It is not widely known that there are several pyramid-like buildings in southern Greece, the only such structures in Europe. The best preserved of these is at Elliniko, just 6km South West of Argos. It is also sometimes referred to as the Pyramid of Kenkreai, Kechraie or Kechri.

The age of this structure is a matter of some controversy as various dating methodologies have provided conflicting results. But the most likely estimate is that it was built some time in the 4th century BC. However some archaeologists have argued that it dates as far back as the third millennium BC which would mean its construction corresponded with those in Egypt. This would provide some support for the mythological links supposed to have existed between Egypt and Argos.

As with other Greek pyramids the size of the one at Elliniko is considerably smaller than those in Egypt; the external base is just 7 metres by 9 metres. Another difference is that it did not have a pointed top. The walls slope at an angle of 60 degrees for 3.5 metres after which there was a flat surface. Internally there is a narrow corridor leading off the entrance at the South East side of the pyramid. This corridor provides access to the main interior room which is around 7 metres square.

The purpose of the pyramid is also unclear and several functions have been proposed. Pausanias, the second century Greek traveller and geographer, thought that it was a common tomb for Argive soldiers although no funerary traces have ever been discovered to support this. It has also been pointed out that the doors appear to have opened from the inside.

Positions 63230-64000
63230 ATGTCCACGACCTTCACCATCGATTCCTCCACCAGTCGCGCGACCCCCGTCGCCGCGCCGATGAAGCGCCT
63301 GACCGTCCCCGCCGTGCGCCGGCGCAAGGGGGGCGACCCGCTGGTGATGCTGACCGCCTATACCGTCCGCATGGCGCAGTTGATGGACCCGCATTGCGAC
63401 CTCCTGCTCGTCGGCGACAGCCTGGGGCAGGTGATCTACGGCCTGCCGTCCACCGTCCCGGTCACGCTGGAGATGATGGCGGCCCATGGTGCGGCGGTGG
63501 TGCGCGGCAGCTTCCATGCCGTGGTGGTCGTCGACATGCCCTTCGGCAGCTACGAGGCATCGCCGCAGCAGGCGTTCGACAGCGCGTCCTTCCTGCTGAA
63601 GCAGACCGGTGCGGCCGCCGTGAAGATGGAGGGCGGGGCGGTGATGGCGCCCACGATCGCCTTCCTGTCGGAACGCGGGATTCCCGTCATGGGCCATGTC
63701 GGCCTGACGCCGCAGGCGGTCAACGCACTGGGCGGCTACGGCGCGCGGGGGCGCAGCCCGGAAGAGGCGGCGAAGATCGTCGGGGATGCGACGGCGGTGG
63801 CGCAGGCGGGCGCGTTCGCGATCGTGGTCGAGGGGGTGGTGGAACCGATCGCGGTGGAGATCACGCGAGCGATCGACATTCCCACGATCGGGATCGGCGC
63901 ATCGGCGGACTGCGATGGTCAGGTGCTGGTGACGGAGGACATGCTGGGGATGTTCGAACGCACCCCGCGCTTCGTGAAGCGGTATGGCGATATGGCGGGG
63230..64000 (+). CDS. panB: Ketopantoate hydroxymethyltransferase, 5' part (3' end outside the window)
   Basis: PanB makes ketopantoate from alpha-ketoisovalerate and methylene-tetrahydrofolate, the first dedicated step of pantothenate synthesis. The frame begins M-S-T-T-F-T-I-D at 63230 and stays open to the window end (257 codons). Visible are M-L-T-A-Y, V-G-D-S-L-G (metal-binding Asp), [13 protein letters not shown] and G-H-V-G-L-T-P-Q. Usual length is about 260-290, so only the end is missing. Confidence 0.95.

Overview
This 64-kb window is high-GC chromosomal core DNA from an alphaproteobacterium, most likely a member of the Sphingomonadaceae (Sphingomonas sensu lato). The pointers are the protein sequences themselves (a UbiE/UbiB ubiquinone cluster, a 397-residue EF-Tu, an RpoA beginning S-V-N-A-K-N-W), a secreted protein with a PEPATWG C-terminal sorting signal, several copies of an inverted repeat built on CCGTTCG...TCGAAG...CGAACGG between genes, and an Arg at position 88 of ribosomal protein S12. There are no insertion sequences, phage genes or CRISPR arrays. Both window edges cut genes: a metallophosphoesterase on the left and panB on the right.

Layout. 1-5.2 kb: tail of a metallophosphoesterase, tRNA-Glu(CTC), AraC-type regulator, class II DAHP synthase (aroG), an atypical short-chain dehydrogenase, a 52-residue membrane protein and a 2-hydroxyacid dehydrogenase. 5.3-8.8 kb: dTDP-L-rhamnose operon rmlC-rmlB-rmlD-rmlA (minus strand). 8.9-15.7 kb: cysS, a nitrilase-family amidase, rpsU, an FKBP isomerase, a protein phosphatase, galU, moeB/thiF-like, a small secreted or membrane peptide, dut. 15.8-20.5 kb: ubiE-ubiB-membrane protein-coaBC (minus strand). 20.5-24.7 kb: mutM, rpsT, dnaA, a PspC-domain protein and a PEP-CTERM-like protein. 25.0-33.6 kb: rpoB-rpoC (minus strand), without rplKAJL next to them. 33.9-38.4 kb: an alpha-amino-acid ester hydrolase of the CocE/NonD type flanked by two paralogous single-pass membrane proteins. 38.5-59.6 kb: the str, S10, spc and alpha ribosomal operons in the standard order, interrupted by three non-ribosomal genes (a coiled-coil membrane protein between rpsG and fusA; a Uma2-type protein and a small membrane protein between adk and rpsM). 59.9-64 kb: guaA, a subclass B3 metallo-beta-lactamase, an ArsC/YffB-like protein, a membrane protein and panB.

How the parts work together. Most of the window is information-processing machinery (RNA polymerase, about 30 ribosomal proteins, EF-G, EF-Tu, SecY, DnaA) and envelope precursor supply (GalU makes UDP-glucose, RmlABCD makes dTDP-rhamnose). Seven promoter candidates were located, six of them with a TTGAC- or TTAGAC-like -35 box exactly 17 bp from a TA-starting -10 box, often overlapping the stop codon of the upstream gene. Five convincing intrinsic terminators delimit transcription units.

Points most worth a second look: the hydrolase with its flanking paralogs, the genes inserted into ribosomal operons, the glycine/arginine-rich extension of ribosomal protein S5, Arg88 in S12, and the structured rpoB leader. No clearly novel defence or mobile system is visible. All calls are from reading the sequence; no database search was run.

Other suggestions have included a storage facility for grain, the base for a water tank and a small fortress serving as a garrison to protect those defending the road between Argos and ancient Tegea. The pyramid is located on the ancient road which connected Argolida with Arcadia and which was of great strategic importance.

But perhaps the most plausible theory is that it served as a watchtower or communication station (using smoke signals). This is supported by the fact that the pyramid has a commanding view of the Argolic Gulf and the coastal plain. It also has a clear line of sight to other watchtowers along the coast. And of course it could have served both as a watchtower and as a garrison.

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